Victimless Crimes: Two Sides of a Controversy

Victimless Crimes: Two Sides of a Controversy

Victimless Crimes: Two Sides of a Controversy

Victimless Crimes: Two Sides of a Controversy

Excerpt

The idea of doing this book first arose when one of us (Bedau) sent the other a paper critically analyzing the concept of victimless crime—which he had originally prepared for presentation at a conference in Israel.Particularly since the recipient (Schur) already had in mind the desirability of up-dating and stating in more general form the argument he had earlier advanced in Crimes Without Victims (1965), we thought that several purposes might be served by putting together a short volume reflecting our quite different perspectives on this topic.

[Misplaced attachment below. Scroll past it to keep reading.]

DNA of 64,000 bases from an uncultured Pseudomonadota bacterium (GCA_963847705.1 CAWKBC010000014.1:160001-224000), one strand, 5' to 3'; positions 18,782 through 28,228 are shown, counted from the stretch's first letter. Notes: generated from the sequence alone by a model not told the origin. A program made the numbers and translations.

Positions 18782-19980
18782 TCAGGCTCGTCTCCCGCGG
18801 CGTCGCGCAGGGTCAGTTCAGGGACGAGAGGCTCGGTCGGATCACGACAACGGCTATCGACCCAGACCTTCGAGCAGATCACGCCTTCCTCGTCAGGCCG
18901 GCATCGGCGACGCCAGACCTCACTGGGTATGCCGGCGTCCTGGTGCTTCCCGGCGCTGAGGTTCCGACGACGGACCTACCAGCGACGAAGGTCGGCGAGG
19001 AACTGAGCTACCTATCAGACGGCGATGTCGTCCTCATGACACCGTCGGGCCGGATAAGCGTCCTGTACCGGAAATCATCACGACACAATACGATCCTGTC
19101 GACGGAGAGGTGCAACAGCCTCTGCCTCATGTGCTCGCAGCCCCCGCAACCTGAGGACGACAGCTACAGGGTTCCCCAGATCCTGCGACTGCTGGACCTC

For both scholars and the general public, questions relating to the scope and limits of the substantive criminal law have occasioned much controversy. Recently, in the face of an apparent trend toward decriminalization, discussion of these issues has taken on a new urgency. As various statutory proscriptions increasingly come to be scrutinized—in moral, legal, and sociological terms—it is vitally important that all relevant arguments, evidence, and interpretations should be fully aired. We make no attempt in this short book to provide encyclopedic coverage of this entire area—as the wealth of recent literature shows, the subject is now beyond the scope of any one volume to treat in thorough detail—rather, we present an overview of the debate as seen from (our particular versions of) a philosophical and a sociological perspective. Each of us has found a considerable challenge in the outlook of the other, and we believe the result is an unusual cross-disciplinary focus on a . . .

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